THE JUDICIAL PERSPECTIVE OF “SEPARATION OF POWERS” IN THE HONG KONG SPECIAL ADMINISTRATIVE REGION OF THE PEOPLE’S REPUBLIC OF CHINA
Hong Kong, a former British colony, has been a Special Administrative Region (SAR) of the People’s Republic of China since 1997 with its own highly autonomous legal and judicial systems based on English common law. Applying common law principles, the HKSAR courts have conceptualised “separation of powers” as a feature of the Basic Law — the HKSAR’s constitutional instrument — and the Rule of Law in Hong Kong. This article demonstrates how HKSAR courts have used “separation of powers” to describe and regulate the relationship among the institutions of government and as an operating valve of judicial non-intervention or deference vis-à-vis other branches of government. Towards the end of this article, the judicial narrative that embraces “separation of powers” is contrasted with a political narrative promoted by mainland Chinese officials and scholars that doubts the “separation of powers” in the HKSAR’s political system and advocates instead “executive-led government”.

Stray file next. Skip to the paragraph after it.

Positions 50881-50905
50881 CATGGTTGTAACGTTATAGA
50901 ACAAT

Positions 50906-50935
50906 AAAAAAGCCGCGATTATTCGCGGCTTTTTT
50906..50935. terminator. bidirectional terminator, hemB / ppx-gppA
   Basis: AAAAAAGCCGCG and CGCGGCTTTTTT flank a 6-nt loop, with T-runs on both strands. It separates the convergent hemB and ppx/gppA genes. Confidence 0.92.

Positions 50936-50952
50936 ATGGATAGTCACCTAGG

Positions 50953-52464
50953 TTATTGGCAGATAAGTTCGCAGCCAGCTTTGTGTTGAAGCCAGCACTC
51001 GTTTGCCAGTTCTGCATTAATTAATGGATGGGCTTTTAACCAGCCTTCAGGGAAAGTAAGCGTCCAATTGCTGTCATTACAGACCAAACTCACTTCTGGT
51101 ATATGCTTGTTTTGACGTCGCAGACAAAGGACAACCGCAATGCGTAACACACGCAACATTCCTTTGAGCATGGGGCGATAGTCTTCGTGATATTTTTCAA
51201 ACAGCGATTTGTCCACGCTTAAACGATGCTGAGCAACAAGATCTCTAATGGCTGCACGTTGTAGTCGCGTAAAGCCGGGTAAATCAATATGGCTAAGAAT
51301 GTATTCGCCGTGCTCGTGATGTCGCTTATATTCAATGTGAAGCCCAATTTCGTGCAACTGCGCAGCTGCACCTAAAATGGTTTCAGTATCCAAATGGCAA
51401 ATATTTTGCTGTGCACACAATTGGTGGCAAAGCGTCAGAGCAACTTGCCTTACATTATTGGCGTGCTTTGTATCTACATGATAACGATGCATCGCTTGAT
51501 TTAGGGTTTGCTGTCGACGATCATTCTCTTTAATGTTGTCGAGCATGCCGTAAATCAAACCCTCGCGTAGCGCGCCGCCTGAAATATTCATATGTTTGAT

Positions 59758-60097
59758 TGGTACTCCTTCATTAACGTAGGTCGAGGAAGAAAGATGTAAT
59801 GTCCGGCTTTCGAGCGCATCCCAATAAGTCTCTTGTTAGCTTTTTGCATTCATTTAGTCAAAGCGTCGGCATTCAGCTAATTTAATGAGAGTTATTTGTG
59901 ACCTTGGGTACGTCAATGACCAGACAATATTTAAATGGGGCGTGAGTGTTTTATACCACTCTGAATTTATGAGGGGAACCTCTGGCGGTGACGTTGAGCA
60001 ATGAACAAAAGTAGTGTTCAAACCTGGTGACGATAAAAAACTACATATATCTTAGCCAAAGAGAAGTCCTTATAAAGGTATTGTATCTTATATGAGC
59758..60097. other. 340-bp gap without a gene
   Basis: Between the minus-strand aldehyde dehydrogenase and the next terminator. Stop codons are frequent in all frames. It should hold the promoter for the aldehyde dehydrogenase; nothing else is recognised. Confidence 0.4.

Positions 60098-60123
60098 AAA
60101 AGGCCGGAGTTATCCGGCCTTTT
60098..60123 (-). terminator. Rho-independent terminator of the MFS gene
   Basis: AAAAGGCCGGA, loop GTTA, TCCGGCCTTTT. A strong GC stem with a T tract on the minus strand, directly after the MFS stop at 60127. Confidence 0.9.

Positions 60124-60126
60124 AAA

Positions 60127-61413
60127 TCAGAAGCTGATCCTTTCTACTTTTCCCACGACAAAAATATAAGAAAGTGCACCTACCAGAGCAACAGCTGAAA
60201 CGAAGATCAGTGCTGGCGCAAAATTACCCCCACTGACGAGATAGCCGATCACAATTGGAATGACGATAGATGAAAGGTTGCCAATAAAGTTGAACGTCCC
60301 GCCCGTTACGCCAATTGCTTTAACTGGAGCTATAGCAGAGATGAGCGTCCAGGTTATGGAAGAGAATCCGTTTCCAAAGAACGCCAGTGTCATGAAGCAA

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Hong Kong was a British colony or dependent territory between 1842 and 1997. Since 1 July 1997, Hong Kong reverted to the People’s Republic of China (PRC), which resumed the exercise of Chinese sovereignty over the territory through the establishment of a Special Administrative Region (SAR) and the specification of the economic, political, social and legal systems of the SAR by the enactment of a law known as the Basic Law of the HKSAR1 pursuant to art.31 of the Constitution of the PRC.2 The reversion of Hong Kong from British administration to Chinese sovereignty was based upon the Sino-British Joint Declaration 1984 that the two parties negotiated between 1982 and 1984.3 The Joint Declaration 1984 sets out the basic policies of the PRC regarding the HKSAR upon the resumption of exercise of sovereignty.